The consequence, in my submission, of the point that is now being raised is much broader because, in my submission, it is attentiveness or inattention which is the issue as opposed to the cause, which means, with respect, that one is looking at, in my submission, the effect ultimately at the end of the day. If it is purely a question of attentiveness or not, one would have, with respect, a myriad of inquiries down the track with, with all due respect, speculation as to whether the judge was or was not listening, was or was not interested, was he reading a book, was he writing a judgment, was he looking out the window?
Heydon (pic): I think those are quite relevant inquiries. Judges are not supposed to read books or work on other judgments or conduct correspondence when they are supposed to be attending to a trial.
Abraham: Your Honour, I am not suggesting a judge should not be being attentive to the proceedings, but, with respect, it would be naive to suggest that in every case a judge concentrates for 100 percent of the time…
[No, they just have to look as though they are, surely.]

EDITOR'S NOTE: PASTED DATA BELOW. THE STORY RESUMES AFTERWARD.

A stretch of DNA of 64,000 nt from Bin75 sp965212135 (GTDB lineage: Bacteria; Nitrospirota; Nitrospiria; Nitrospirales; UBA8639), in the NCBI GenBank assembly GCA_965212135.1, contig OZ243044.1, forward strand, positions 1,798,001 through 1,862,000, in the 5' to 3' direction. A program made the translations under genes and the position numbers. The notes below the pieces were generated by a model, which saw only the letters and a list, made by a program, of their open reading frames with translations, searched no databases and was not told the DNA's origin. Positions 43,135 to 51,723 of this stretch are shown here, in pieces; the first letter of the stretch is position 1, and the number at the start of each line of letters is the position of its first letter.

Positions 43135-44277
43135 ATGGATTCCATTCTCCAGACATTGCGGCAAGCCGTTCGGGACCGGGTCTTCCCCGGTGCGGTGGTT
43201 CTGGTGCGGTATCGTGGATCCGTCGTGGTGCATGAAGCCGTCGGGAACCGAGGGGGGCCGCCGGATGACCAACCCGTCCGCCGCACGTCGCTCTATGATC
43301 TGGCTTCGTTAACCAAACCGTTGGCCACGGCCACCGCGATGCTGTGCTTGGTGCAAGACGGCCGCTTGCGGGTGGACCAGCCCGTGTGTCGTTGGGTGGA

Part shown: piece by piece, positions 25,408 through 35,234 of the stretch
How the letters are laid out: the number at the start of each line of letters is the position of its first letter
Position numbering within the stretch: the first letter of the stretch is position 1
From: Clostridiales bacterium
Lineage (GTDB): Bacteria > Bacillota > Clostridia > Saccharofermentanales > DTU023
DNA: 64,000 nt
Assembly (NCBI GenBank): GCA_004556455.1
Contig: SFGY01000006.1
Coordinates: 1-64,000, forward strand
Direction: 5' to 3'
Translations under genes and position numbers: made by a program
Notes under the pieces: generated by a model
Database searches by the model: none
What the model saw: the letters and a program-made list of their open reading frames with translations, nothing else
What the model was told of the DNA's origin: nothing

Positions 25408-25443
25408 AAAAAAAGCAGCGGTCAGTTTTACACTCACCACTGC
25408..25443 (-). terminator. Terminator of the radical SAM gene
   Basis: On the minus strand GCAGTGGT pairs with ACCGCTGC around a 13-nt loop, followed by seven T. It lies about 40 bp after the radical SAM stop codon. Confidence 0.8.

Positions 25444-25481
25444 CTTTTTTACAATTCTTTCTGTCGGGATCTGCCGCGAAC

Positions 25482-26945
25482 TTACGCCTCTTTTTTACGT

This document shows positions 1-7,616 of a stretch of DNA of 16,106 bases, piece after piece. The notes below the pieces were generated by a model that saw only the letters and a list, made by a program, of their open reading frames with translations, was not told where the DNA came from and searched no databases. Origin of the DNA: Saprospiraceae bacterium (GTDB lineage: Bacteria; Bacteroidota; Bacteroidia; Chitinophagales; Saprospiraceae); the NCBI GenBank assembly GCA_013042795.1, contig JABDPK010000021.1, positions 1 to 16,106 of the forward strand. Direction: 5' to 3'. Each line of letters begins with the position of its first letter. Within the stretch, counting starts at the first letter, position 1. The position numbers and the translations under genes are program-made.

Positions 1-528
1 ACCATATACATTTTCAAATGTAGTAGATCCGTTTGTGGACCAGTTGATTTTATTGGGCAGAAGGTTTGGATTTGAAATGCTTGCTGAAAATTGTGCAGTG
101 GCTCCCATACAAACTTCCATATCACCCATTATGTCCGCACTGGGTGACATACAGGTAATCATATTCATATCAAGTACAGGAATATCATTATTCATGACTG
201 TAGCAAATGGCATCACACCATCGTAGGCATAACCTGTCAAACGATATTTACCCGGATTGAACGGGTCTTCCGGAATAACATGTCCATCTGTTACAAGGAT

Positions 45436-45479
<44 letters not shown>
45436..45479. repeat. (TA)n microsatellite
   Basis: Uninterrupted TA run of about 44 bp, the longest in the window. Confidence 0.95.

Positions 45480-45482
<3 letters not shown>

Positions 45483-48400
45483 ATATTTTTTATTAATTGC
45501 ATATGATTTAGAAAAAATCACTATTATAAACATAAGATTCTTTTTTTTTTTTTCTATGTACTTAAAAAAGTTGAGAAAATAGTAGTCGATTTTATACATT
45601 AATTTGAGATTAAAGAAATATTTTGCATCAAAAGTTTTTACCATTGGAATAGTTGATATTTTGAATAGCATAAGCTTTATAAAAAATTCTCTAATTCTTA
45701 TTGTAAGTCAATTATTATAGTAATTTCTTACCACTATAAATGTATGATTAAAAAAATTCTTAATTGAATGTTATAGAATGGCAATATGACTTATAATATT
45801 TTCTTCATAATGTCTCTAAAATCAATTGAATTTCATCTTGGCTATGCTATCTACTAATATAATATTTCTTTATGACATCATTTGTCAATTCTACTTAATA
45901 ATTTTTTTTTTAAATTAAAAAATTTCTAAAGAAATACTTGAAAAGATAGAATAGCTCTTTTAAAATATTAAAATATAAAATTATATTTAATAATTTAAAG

No miscarriage if counsel is incompetent – same if judge is sleepy
Abraham: In my submission, it is no different in some senses if one has counsel that is clearly proved to be incompetent. That was not considered to be enough by itself to found a miscarriage, or a prosecutor that clearly acted inappropriately. So, in my submission, the reasoning that is now being put in relation to miscarriage seems to be, with respect, that there is some prejudice really relying from the written submissions from the perception cases…
In my submission, it is not appropriate to take from cases dealing with bias the rationale behind that and import it into whether or not there is a miscarriage here…
Please, no more.
After le déjeuner Le CJ said in relation to both appeals:
1. The appeals be allowed.
2. The orders of the Court of Criminal Appeal of the Supreme Court of New South Wales made on 5 September 2007 dismissing the appellants’ appeals against conviction and sentence be set aside and, in their place, there be orders:
(a) The appeal to the Court of Criminal Appeal against conviction be allowed and the appellants’ conviction be quashed.
(b) There be a new trial of the appellant.
We will publish our reasons later.